(Editor's note: The following story is published with permission from the Akron Area Eutopia Report. This is Part One of a two-part series.)
This generation of young adults may be known for moving away from Akron in search of a brighter future, but the grass isn't always greener on the other side. Torchbearers, a diverse group of emerging community leaders ages 25 to 39, proves this to be true.
For the past 10 years, Torchbearers has dug into the richness and uniqueness of Akron that can't be found anywhere else. From Akron's heart for charities and nonprofits, to its collaborations of people passionate about making a difference and its art, history and local gardening/farming movements that are sprouting up, all of these things make it a unique city, full of depth, and unlike any other. Those who haven't realized this may just not have known where to look.
"There's a new challenge for mid-to-late 20-somethings," said Kyle Kutuchief, director of Development at the Austen BioInnovation Institute. "They have their network that they went to school with, or work with, but there's this whole other community in town that they don't know about. Unless you happen to sit next to them at a bar or concert or whatever, you're not going to meet them.
"I got involved (in Torchbearers) to figure out what was going on in town and also to meet people outside of my current network. That proved to be the most valuable piece of being involved," Kutuchief continued.
His friend, Brian Pollak, president of Torchbearers and private wealth manager with UBS Financial Services , said he agrees.
Before Torchbearers, said Pollak, "I didn't see a reason to do much outside of my day job and hanging out with my buddies. That was just a few years ago. Now I'm incredibly engaged through the Torchbearers."
Added Pollak, who's been with the Torchbearers since 2007: "Once I got into it, it really became contagious and opened a lot of doors to get involved in the community."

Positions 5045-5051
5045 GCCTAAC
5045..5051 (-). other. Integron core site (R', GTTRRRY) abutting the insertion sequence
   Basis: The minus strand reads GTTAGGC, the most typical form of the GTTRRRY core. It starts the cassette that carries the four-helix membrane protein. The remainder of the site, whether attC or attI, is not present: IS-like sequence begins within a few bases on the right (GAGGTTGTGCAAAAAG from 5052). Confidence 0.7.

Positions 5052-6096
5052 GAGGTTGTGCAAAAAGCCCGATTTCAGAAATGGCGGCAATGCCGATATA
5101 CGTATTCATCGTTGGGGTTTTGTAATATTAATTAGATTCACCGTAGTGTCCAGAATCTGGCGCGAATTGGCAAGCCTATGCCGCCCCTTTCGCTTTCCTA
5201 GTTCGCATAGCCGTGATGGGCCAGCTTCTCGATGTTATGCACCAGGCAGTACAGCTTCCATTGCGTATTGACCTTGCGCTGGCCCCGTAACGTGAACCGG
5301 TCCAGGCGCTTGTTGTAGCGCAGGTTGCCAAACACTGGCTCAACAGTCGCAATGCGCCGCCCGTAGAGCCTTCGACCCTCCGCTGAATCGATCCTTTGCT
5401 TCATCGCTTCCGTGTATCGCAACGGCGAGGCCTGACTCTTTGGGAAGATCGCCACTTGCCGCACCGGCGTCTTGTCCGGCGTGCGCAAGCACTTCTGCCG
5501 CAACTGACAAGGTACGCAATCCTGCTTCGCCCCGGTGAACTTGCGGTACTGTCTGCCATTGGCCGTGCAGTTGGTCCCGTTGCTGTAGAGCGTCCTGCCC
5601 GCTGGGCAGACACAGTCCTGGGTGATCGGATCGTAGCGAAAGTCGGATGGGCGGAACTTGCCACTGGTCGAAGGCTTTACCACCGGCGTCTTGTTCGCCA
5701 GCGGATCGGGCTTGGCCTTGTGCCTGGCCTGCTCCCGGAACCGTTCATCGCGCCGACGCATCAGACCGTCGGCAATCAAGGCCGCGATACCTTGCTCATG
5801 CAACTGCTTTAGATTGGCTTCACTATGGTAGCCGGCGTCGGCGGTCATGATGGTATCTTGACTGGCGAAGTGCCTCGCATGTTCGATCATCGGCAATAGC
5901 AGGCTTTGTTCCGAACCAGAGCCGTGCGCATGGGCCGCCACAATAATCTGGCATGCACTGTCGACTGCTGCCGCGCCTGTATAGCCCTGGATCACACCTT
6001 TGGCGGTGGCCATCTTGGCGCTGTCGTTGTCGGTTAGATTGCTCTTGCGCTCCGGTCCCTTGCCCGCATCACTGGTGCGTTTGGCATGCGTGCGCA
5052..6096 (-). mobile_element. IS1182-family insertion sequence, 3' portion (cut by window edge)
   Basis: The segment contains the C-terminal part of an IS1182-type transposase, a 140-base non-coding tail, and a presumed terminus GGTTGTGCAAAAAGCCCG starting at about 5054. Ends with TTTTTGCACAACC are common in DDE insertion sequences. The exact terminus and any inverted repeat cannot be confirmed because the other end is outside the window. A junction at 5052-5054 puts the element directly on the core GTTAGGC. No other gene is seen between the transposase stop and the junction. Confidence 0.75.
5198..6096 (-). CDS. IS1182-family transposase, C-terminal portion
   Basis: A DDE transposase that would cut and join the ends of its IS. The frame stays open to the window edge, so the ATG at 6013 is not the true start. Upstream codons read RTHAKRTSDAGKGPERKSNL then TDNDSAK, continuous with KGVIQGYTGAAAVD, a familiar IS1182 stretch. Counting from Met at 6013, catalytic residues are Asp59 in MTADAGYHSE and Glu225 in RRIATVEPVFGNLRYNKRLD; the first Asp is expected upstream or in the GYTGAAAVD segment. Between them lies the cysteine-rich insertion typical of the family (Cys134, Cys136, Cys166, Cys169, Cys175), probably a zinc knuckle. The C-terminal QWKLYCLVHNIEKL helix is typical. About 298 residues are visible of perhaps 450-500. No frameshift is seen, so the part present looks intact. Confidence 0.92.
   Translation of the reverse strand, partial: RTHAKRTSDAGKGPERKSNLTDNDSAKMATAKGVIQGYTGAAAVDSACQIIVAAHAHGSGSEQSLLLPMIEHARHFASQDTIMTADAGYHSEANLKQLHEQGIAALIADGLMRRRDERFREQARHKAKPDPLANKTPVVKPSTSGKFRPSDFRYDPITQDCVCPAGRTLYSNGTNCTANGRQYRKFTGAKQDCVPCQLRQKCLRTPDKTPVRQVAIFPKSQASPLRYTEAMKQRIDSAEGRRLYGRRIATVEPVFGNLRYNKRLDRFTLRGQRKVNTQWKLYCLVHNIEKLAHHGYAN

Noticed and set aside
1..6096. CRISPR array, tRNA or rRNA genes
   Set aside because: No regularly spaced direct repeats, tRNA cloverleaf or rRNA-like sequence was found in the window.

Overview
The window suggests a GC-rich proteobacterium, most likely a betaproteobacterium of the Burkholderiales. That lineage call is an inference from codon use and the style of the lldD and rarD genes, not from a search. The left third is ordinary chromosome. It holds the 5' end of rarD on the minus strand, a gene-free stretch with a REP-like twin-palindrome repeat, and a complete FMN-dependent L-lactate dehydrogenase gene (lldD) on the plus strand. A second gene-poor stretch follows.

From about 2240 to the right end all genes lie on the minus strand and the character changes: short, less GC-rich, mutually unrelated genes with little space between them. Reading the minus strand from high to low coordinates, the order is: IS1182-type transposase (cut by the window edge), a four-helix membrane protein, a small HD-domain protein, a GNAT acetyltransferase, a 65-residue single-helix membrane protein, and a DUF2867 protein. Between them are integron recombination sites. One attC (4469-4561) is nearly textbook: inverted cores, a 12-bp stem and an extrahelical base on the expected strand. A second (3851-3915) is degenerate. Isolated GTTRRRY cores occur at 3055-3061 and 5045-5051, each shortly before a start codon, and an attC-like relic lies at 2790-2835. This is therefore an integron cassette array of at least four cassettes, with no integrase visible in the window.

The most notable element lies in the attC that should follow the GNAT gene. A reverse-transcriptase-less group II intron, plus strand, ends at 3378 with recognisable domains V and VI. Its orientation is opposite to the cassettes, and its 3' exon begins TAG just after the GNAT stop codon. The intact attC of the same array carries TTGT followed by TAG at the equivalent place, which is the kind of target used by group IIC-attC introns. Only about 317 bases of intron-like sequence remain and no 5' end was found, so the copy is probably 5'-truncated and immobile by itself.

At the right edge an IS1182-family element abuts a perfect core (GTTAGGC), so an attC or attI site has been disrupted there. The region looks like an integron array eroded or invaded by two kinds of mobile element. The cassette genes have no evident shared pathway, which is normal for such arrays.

The key to connecting
As Torchbearers enters its 10th year, many members have lessons to share.
"We found the way you really get to develop a relationship and know people is not by trading business cards and answering, 'what's your favorite color' and that kind of stuff, but to actually go do something with those people," said Kutuchief. "To go out and find a community service project, be in a workshop where you're sitting next to community leaders and getting their views and hearing other people's opinions."
They also find it important to join efforts with others, versus trying to start up a bunch of new projects from scratch. "What you'll see in Akron if you visit some of the other young professional groups is we have a lot of cross pollination going on and it's a really positive thing," Kutuchief added.
"We're sharing ideas and best practices and looking for opportunities to collaborate (and find) who's doing great stuff and how can we help them. We don't need to reinvent the wheel every time we want to do something in Akron. Torchbearers will help lead the way in a lot of key areas and bring some of the other groups in to help us, and vice versa, we support everybody else," Kutuchief continued.
Creating solutions for city problems
Torchbearers is a hands-on learning experience that invites one to dive right in and start learning, getting involved and creating connections.
"It's about getting people to be a part of the solution, not the problem. Torchbearers is a solution," Pollak said. "We're trying to solve problems in the community, and during that we're getting young people involved and passionate about their own development in Akron and these organizations. Awesome things come out of the other end of that process."
The group's mission statement focuses on community service and leadership development, and it tackles these issues through several committees, including the event, communications and membership committees.
"We want the upper echelon of people that are committed to their own development and to making Akron a better place," Pollak said. The best words to describe what to expect are an action-packed first year for young professionals, with the goal being to get individuals a baseline set of skills and exposure to the community.
"The goal is to present a menu of opportunities. The connections aren't the same year after year. Each year the organization visits new nonprofits and brings in new community leaders," Kutuchief said of the group's evolution.
"You will have all of these new sorts of connections to get a different perspective on the city," Kutuchief continued. "And in a year or two you can actually apply that stuff, or get involved in something that sparks your interest."
For those interested in getting involved, this is the time of year that Torchbearers accepts new applications. The group's next recruitment event is May 24. Prospective members may meet existing Torchbearers and learn more about what the organization is about and see if it's something they might want to be a part of in 2013.
To find out more, visit www.torchbearersakron.com.